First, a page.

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Riverine Landscape Patch Heterogeneity Drives Riparian Ant Assemblages in the Scioto River Basin, USA.

Tagwireyi P, Sullivan SM - PLoS ONE (2015)

Bottom Line: We found no differences in ant density, richness, or diversity among internal riverine landscape patches.Patch shape and density were significant predictors of richness (S: R2 = 0.72; DM: R2=0.57).These findings lend insight into the utility of landscape ecology to river science by providing evidence that spatial habitat patterns within riverine landscapes can influence assemblage characteristics of riparian arthropods.

View Article: PubMed Central - PubMed

Affiliation: School of Environment & Natural Resources, The Ohio State University, 2021 Coffey Rd., Columbus, OH, 43210, United States of America.

ABSTRACT
Although the principles of landscape ecology are increasingly extended to include riverine landscapes, explicit applications are few. We investigated associations between patch heterogeneity and riparian ant assemblages at 12 riverine landscapes of the Scioto River, Ohio, USA, that represent urban/developed, agricultural, and mixed (primarily forested, but also wetland, grassland/fallow, and exurban) land-use settings. Using remotely-sensed and ground-collected data, we delineated riverine landscape patch types (crop, grass/herbaceous, gravel, lawn, mudflat, open water, shrub, swamp, and woody vegetation), computed patch metrics (area, density, edge, richness, and shape), and conducted coordinated sampling of surface-active Formicidae assemblages. Ant density and species richness was lower in agricultural riverine landscapes than at mixed or developed reaches (measured using S [total number of species], but not using Menhinick's Index [DM]), whereas ant diversity (using the Berger-Park Index [DBP]) was highest in agricultural reaches. We found no differences in ant density, richness, or diversity among internal riverine landscape patches. However, certain characteristics of patches influenced ant communities. Patch shape and density were significant predictors of richness (S: R2 = 0.72; DM: R2=0.57). Patch area, edge, and shape emerged as important predictors of DBP (R2 = 0.62) whereas patch area, edge, and density were strongly related to ant density (R2 = 0.65). Non-metric multidimensional scaling and analysis of similarities distinguished ant assemblage composition in grass and swamp patches from crop, gravel, lawn, and shrub as well as ant assemblages in woody vegetation patches from crop, lawn, and gravel (stress = 0.18, R2 = 0.64). These findings lend insight into the utility of landscape ecology to river science by providing evidence that spatial habitat patterns within riverine landscapes can influence assemblage characteristics of riparian arthropods.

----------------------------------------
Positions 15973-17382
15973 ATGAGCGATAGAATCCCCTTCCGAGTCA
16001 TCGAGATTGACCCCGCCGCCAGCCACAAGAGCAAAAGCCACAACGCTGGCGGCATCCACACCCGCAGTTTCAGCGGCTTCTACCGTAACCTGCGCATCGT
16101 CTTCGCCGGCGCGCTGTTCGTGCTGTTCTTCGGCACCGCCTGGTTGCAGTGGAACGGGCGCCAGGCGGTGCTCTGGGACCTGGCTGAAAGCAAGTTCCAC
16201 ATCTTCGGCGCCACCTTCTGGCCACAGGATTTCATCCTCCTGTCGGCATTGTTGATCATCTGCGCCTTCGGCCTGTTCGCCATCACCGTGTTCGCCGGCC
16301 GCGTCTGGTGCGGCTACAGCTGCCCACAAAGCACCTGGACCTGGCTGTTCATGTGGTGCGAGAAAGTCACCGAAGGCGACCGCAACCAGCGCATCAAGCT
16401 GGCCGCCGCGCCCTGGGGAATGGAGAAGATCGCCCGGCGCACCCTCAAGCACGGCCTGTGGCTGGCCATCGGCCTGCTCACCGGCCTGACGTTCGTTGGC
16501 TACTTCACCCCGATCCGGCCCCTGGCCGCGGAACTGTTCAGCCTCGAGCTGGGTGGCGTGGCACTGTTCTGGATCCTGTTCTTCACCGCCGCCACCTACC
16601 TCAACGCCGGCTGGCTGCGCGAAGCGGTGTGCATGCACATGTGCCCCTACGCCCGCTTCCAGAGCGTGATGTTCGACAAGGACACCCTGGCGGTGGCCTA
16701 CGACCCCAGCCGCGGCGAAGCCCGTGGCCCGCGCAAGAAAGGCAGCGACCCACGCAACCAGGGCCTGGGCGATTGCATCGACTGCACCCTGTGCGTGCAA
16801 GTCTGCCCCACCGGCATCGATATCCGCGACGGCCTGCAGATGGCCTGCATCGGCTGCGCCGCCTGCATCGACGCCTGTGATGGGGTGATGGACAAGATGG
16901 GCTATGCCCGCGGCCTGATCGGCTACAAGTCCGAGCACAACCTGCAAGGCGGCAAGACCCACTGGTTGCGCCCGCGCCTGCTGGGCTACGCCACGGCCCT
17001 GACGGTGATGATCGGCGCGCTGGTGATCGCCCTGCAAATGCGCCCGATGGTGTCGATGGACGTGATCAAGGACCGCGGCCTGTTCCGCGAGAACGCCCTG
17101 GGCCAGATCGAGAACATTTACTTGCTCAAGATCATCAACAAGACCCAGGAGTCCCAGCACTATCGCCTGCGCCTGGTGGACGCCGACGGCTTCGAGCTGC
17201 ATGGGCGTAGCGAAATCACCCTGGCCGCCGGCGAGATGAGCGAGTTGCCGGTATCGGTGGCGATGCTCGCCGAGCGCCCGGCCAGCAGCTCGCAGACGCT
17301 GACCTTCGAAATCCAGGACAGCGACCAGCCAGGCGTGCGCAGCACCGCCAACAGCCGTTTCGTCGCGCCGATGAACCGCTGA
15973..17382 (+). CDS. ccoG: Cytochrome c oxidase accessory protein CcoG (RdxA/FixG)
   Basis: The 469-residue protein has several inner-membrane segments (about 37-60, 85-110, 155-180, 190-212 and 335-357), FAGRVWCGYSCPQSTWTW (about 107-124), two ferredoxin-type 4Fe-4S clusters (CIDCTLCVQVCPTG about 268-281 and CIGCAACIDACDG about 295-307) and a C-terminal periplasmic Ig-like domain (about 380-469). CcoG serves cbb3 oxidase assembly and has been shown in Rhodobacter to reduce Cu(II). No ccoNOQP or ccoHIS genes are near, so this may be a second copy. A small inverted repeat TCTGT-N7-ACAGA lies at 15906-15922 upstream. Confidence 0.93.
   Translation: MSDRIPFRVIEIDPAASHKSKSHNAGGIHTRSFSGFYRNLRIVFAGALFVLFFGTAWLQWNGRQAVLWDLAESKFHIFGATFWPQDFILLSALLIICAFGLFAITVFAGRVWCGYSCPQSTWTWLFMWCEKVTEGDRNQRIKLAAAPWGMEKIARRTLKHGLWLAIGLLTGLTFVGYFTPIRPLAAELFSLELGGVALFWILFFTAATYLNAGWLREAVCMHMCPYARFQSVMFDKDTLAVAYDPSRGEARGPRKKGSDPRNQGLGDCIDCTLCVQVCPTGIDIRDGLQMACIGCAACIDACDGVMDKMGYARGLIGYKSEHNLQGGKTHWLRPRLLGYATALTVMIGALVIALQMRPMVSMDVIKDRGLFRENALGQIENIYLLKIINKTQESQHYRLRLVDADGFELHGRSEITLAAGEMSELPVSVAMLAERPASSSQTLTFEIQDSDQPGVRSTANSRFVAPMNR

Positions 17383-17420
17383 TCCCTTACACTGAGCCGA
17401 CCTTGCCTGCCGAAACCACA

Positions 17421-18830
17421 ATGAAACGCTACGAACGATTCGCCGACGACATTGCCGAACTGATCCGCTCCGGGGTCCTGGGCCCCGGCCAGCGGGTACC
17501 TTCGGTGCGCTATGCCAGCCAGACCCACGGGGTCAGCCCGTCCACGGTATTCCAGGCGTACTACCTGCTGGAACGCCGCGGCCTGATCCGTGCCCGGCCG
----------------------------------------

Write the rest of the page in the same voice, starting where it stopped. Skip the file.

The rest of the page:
No MeSH data available.


Related in: MedlinePlus

Location of the study system.The Scioto and Olentangy Rivers of the Scioto River basin of Ohio (USA) along with the twelve riverine landscape study reaches in agriculture, urban/developed, and mixed (forested, grassland, fallow, exurban) land-use classes.
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pone.0124807.g001: Location of the study system.The Scioto and Olentangy Rivers of the Scioto River basin of Ohio (USA) along with the twelve riverine landscape study reaches in agriculture, urban/developed, and mixed (forested, grassland, fallow, exurban) land-use classes.

Mentions: Our study included 12 1,500-meter (m) riverine landscapes (i.e., study reaches) along ~200 km of the Scioto and Olentangy Rivers (Fig 1) that represented typical aquatic (e.g., flow, geomorphology) and riparian (e.g., vegetation, land use) characteristics of the river system at large. To select study reaches, we first used the National Land Cover Database [34] land-use maps in ArcGIS 10.1 (ESRI, Redlands, California, USA) to characterize LULC within a 500-m buffer of the main channel following Alberts, Sullivan and Kautza [36]. Subsequently, we classified study reaches as agricultural or developed if their adjacent riparian zones (within the 500-m buffer on each side and within the suprabankfull inundation area) were predominantly characterized by these LULC types (> 66% of total LULC by area, after Kawula [37]). Developed reaches were defined as riverine landscapes found in a city or town, with the most highly developed reaches located in and around Columbus, Ohio. Those riverine landscapes that had no predominant LULC were classified as “mixed”. Within each of these three land-use classifications (i.e., developed, agriculture, mixed), we then systematically selected five developed, five mixed, and two agricultural reaches. Although the study reaches were distributed along the length of the river, LULC patterns in the watershed and limited access to some stretches precluded a balanced design and equidistant sampling. Study reaches were separated by distance of 18.3 river km on average, although there was high variability (SD = 15.4 km).